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Monsoon 2017: El Niño shows signs of resurfacing again

January 24, 2017 10:29 AM |

Monsoon-in-IndiaIt has not been very long since the country witnessed two back to back droughts during 2014 and 2015. All thanks to the strongest El Niño on record that spoilt both the Monsoon seasons those years. The Southwest Monsoon 2014 ended with deficiency of 11%, followed by Southwest Monsoon 2015 which was more adversely affected with deficiency of 14%.

The Pacific Ocean had shown a warming trend way back in the Indian summer of 2014. The Niño 3.4 index, which is directly associated with Indian Monsoon, kept on increasing gradually. The value had crossed 0.5°C by the beginning of 2015 and reached 0.6°C on January 26 and kept increasing thereafter. It had reached the highest value of 3.1°C on November 23, 2015.

India got a brief respite in 2016 as the Niño index started witnessing a rapid decline since March 2016 and reached the negative value of – 0.1 in May. The Pacific Ocean had also cooled down considerably. Thus, Southwest Monsoon 2016 ended with normal rainfall at 97% of long period average from June 1 to September 30.

According to Skymet Weather, El Niño has once again started showing signs of resurfacing in the coming months.

El- Niño and Southwest Monsoon 2017

Usually, an El Niño is followed by La Niña that is invariably related with good Monsoon rains. Back in December, all weather models were suggesting that weak La Niña conditions will continue during early 2017 and by April or May, neutral conditions may develop. Going by this prediction, India in 2017 would have witnessed either a normal Monsoon or above normal rains.

However, weather models took a U-turn and by mid-January, most of them have started indicating towards the resurfacing of El Niño. As per this latest outlook for Niño 3.4 Index, the sea surface temperatures (SST) in the tropical Pacific Ocean are likely to increase in a span of six months.

Table-El NinoModel consensus are suggesting that the El Niño and Southern Oscillation (ENSO) will remain neutral till the Southern Hemisphere fall. Two prominent weather models are predicting that the Niño 3.4 index is most likely to exceed the threshold neutral value of 0.5°C by June.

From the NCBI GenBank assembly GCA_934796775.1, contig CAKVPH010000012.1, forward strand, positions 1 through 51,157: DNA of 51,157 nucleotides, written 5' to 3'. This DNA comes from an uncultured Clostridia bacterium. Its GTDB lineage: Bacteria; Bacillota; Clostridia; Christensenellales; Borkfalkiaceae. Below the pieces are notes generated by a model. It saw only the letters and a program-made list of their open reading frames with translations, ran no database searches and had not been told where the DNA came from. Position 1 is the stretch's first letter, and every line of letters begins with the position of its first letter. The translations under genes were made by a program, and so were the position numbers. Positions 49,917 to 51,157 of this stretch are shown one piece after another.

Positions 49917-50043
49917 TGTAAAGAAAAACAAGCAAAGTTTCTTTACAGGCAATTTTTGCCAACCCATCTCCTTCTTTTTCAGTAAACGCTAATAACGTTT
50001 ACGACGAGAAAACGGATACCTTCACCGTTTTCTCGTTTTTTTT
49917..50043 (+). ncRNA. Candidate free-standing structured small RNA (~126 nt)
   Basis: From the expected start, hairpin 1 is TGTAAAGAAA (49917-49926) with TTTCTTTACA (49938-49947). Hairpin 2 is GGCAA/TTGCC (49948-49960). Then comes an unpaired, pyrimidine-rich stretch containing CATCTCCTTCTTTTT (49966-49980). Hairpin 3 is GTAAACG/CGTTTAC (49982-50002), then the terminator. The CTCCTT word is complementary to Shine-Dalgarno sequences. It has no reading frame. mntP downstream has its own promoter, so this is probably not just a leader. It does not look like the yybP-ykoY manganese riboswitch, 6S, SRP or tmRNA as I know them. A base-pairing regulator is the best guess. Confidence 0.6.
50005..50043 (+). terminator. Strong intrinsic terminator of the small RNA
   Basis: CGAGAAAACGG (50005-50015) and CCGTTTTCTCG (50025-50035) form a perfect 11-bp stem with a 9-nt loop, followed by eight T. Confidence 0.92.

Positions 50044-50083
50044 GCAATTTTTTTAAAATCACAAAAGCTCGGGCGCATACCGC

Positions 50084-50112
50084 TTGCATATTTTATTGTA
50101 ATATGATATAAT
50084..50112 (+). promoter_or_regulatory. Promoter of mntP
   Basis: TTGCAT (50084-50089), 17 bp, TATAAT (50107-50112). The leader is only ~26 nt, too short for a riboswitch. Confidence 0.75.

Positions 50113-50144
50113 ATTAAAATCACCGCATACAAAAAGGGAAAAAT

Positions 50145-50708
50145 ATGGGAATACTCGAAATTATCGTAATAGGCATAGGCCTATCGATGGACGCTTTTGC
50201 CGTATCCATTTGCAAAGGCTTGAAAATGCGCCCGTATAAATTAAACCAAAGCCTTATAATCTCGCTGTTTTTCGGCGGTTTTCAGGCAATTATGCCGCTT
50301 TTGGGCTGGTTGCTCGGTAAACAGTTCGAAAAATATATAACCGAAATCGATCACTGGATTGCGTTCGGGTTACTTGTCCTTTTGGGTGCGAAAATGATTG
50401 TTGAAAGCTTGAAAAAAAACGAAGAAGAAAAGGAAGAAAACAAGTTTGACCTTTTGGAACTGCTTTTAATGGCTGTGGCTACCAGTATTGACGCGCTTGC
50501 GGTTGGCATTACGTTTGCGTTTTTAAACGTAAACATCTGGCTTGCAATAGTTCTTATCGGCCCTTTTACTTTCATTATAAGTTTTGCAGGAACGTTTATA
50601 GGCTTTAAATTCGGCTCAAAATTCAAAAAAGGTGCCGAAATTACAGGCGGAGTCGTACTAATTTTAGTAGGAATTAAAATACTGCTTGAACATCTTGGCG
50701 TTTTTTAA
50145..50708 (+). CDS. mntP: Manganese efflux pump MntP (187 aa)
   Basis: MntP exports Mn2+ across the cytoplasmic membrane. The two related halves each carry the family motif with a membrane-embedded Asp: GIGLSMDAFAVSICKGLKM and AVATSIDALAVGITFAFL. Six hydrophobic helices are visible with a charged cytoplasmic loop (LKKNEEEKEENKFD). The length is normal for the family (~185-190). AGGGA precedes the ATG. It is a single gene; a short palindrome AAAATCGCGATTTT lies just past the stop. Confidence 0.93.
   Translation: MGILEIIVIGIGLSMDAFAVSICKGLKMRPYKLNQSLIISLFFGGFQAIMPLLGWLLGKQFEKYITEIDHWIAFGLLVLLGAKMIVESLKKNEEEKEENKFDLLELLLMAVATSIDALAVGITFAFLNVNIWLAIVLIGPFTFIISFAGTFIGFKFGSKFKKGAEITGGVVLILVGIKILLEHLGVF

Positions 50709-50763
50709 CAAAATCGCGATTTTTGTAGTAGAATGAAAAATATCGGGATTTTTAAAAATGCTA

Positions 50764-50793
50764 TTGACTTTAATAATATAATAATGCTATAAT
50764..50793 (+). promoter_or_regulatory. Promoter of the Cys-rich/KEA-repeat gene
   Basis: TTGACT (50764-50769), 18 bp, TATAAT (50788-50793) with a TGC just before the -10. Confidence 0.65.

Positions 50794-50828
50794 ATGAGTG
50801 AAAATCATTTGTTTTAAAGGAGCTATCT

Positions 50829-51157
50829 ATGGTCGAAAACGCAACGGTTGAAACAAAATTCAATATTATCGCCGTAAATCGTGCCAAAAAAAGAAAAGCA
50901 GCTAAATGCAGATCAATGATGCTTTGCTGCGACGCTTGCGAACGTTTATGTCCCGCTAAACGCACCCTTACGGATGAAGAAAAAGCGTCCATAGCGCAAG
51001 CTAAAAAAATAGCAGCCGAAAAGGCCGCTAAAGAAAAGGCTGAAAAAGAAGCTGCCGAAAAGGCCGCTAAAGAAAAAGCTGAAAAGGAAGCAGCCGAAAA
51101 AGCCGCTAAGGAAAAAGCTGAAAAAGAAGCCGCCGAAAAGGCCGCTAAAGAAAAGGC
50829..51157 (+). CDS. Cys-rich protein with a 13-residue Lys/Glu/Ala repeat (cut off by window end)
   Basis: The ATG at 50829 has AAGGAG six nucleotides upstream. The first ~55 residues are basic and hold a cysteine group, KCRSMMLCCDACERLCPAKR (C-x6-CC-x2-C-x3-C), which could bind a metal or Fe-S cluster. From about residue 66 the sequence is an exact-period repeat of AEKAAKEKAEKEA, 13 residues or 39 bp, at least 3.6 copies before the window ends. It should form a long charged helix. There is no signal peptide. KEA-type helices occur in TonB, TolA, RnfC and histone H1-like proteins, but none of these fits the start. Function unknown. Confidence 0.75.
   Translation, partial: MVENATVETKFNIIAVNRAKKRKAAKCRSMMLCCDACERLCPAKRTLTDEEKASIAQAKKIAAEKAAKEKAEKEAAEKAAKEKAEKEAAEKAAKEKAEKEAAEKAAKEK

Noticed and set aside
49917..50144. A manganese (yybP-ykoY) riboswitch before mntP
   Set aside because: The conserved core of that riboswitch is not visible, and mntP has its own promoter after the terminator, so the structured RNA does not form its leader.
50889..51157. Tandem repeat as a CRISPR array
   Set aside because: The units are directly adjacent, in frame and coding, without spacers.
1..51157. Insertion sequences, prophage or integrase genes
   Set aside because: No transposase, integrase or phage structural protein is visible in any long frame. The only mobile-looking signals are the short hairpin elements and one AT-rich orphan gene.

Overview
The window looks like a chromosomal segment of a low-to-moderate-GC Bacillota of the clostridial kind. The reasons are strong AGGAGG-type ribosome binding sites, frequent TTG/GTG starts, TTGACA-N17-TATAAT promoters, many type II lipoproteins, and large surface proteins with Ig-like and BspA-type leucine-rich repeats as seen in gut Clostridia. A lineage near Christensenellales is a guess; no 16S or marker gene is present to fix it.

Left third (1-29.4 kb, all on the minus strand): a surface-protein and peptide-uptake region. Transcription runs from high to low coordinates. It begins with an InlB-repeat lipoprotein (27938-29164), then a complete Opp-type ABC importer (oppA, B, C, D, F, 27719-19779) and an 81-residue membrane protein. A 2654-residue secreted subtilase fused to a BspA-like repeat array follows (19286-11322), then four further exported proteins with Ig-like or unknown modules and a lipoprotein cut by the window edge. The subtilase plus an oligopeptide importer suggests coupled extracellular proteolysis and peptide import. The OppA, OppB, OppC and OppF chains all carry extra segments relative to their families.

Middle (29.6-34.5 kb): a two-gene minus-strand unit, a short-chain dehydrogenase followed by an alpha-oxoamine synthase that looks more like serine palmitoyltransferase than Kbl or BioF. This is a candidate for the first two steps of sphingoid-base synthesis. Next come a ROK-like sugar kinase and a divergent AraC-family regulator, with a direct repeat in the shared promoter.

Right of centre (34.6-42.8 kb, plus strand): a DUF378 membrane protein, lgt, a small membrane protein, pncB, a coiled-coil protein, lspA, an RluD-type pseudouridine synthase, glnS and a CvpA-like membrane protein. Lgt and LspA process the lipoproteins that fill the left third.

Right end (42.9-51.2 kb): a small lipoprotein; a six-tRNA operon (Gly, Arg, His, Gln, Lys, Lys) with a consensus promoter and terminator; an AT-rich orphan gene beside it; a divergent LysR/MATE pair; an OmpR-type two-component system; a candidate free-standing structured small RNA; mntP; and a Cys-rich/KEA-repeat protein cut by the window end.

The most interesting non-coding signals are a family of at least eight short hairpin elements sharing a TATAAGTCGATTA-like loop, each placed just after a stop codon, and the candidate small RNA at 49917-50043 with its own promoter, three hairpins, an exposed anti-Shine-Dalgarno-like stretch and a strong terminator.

Another model is working on the same trend but it is just falling short of threshold neutral value. The table below will give clear picture of majority of dynamic and statistical models indicating towards the rising trend of the Niño index.

Figure-- Model status

However, in contrary to El Niño conditions, there is another factor that influences the performance of Southwest Monsoon. The Indian Ocean Dipole (IOD) plays a vital role. According to meteorologists, the positive IOD is linked with good Monsoon rains, while the negative IOD has adverse effect on the same.

As of now, weather models are suggesting that IOD is likely to remain positive during the upcoming Monsoon season. But we have to wait and watch up to how much extent will IOD be able to neutralize the effect of the expected evolving El Niño. Here’s is a look at the current outlook of IOD.


Relation between El- Niño and drought in India

The most prominent droughts in India, eight of them, since 1871 have been El Niño triggered droughts, including the recent ones that occurred in 2002, 2009, 2014 and 2015. Nevertheless, it is important to note that all El Niño years do not lead to drought in India. The year 1997-98 is a stark reminder as it was a strong El Niño year. However, it did not cause drought in India, in fact, rainfall was in excess. On the other hand, a moderate El Niño in 2002 resulted in one of the worst droughts.

Going by historical data of 135 years from 1880 to 2015, about 90% of all evolving El Niño years have led to below normal rainfall and 65% of evolving El Niño years have brought droughts. From this fact, one thing is clear that El Niño years adversely affect the weather in India in terms of Monsoon rain, with very few exceptions. During an El Niño year, the rainfall is generally below the normal average, which has its negative bearing on crop production.

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